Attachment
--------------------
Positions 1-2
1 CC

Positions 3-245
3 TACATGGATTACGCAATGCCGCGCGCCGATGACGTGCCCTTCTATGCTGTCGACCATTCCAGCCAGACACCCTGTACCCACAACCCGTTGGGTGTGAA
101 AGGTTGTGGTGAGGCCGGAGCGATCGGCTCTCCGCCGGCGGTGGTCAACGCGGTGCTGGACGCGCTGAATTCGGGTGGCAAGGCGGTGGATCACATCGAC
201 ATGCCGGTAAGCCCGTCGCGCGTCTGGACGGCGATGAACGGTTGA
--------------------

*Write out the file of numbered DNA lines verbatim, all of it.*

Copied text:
Positions 1-2
1 CC

Positions 3-245
3 TACATGGATTACGCAATGCCGCGCGCCGATGACGTGCCCTTCTATGCTGTCGACCATTCCAGCCAGACACCCTGTACCCACAACCCGTTGGGTGTGAA
101 AGGTTGTGGTGAGGCCGGAGCGATCGGCTCTCCGCCGGCGGTGGTCAACGCGGTGCTGGACGCGCTGAATTCGGGTGGCAAGGCGGTGGATCACATCGAC
201 ATGCCGGTAAGCCCGTCGCGCGTCTGGACGGCGATGAACGGTTGA